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The impact of eyeglasses on the academic performance of primary school students: Evidence from a randomized trial in rural china

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Author Info

  • Paul Glewwe
  • Albert Park
  • Meng Zhao

Abstract

About 10% of primary school students in developing countries have poor vision, yet in virtually all of these countries very few children wear glasses. There has been almost no research on the impact of poor vision on school performance in developing countries, and simple OLS estimates are likely to be biased because students who study more often are likely to develop poor vision faster. This paper presents results from a randomized trial in Western China that began in the summer of 2004. The trial involves over 19,000 students in 165 schools in two counties of Gansu province. The schools were randomly divided (at the township level) into 103 schools that received eyeglasses (for students in grades 4-6) and 62 schools that served as controls. The results indicate that, after one year, making eyeglasses available increased average test scores by 0.11 to 0.15 standard deviations (of the distribution of the test scores). For those students who accepted the glasses, average test scores increased by 0.15 to 0.22 standard deviations.

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Bibliographic Info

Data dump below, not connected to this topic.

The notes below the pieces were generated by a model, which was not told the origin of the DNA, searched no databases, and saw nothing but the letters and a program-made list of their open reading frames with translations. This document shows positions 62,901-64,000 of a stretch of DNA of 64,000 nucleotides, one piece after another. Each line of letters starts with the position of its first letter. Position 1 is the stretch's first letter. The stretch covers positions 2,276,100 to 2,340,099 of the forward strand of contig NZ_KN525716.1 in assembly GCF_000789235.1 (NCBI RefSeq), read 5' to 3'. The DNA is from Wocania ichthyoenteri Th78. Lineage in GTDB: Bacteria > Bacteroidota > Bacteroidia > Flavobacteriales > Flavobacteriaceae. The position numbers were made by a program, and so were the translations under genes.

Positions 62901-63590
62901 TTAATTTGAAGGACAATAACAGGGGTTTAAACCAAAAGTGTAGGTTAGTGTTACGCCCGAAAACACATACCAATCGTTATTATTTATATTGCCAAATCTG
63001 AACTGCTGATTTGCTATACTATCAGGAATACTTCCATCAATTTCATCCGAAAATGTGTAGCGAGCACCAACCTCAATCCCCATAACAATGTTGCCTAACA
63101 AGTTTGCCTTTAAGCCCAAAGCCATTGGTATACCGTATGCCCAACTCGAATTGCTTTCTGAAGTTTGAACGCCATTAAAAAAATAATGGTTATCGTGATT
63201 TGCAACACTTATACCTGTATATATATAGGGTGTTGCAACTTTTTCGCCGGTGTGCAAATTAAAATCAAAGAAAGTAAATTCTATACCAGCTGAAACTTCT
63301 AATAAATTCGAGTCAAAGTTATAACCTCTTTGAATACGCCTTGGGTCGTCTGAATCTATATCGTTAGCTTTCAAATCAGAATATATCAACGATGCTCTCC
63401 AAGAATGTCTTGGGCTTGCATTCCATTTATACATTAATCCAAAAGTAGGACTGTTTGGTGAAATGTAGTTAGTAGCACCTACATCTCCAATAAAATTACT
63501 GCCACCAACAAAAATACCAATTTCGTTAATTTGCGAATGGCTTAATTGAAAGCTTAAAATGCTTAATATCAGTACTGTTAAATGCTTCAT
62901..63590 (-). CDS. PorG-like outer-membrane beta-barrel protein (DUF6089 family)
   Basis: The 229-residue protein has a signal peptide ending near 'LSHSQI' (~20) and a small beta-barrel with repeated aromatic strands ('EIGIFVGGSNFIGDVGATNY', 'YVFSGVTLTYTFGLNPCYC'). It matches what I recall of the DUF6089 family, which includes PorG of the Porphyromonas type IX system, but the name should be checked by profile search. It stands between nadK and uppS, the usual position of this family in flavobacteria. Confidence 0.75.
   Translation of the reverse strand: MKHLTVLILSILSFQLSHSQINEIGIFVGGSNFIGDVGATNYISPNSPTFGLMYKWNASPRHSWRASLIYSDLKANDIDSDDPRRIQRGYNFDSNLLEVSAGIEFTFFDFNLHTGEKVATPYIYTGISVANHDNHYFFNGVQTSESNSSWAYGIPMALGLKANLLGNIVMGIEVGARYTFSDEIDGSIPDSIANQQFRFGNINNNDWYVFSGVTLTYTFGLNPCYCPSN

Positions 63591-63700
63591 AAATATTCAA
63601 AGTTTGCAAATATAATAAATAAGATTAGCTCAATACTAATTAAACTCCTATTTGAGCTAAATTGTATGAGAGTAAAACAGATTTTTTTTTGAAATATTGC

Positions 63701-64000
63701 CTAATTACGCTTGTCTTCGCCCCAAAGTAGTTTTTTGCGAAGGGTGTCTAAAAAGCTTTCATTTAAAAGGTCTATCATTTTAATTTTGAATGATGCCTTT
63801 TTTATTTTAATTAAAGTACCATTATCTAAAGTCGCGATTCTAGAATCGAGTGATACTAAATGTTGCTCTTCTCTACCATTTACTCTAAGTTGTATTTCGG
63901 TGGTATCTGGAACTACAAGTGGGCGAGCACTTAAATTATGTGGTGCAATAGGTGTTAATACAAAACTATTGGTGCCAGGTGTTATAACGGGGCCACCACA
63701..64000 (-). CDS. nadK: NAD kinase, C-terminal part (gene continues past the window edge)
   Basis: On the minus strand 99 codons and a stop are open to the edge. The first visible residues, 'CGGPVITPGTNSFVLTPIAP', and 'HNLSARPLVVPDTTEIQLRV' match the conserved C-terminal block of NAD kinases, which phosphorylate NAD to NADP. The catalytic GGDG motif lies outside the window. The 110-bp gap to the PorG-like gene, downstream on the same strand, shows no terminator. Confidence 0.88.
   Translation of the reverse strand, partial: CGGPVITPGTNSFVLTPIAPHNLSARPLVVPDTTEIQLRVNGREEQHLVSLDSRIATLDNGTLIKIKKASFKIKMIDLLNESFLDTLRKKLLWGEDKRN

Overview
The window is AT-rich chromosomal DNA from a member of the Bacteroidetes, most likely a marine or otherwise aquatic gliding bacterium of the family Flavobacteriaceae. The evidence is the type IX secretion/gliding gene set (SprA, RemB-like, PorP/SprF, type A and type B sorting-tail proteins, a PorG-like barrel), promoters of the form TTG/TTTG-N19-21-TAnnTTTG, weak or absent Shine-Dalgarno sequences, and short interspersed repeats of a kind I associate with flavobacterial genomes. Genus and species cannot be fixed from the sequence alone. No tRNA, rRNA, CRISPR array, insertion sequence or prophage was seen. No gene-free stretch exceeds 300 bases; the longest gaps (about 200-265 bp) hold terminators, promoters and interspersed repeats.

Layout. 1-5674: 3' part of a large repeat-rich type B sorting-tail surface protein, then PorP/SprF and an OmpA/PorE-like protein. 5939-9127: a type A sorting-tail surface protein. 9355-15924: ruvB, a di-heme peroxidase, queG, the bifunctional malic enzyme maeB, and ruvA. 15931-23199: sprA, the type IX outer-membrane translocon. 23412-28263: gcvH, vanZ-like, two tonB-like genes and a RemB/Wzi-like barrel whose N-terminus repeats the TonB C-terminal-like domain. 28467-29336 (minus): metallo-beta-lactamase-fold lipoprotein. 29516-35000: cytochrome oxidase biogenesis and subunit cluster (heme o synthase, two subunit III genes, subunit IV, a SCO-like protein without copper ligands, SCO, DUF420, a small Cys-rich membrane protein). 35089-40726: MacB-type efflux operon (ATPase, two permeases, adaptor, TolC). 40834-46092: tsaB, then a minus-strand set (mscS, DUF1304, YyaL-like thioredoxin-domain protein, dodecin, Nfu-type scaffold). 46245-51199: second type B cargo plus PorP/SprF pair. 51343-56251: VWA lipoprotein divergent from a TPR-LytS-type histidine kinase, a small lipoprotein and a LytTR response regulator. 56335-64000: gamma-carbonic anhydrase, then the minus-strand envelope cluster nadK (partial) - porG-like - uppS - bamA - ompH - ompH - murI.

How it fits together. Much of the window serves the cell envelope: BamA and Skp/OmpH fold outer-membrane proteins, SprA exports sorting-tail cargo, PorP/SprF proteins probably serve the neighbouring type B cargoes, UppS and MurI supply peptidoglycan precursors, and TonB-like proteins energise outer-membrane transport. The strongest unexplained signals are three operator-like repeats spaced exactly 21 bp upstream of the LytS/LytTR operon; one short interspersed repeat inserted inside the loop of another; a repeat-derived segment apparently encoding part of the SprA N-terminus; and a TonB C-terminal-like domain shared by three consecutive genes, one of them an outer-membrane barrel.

Paper provided by The Field Experiments Website in its series Natural Field Experiments with number 00254.

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Date of creation: 2006
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Handle: RePEc:feb:natura:00254

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Web page: http://www.fieldexperiments.com

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  1. World Bank, 2001. "China : Overcoming Rural Poverty," World Bank Publications, The World Bank, number 13902, October.
  2. Barro, R.J., 1989. "Economic Growth In A Cross Section Of Countries," RCER Working Papers 201, University of Rochester - Center for Economic Research (RCER).
  3. Doug Miller & A. Colin Cameron & Jonah B. Gelbach, 2006. "Bootstrap-Based Improvements for Inference with Clustered Errors," Working Papers 621, University of California, Davis, Department of Economics.
  4. Alan Krueger & Mikael Lindahl, 2000. "Education for Growth: Why and For Whom?," Working Papers 808, Princeton University, Department of Economics, Industrial Relations Section..
  5. Batista Gomes, J. & Hanushek, E.A. & Helio Leite, R., 1992. "Health and Schooling: Evidence and Policy Implications for Developping Countries," RCER Working Papers 306, University of Rochester - Center for Economic Research (RCER).
  6. Miriam Bruhn & David McKenzie, 2009. "In Pursuit of Balance: Randomization in Practice in Development Field Experiments," American Economic Journal: Applied Economics, American Economic Association, vol. 1(4), pages 200-232, October.
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Cited by:
  1. Miriam Bruhn & David McKenzie, 2009. "In Pursuit of Balance: Randomization in Practice in Development Field Experiments," American Economic Journal: Applied Economics, American Economic Association, vol. 1(4), pages 200-232, October.

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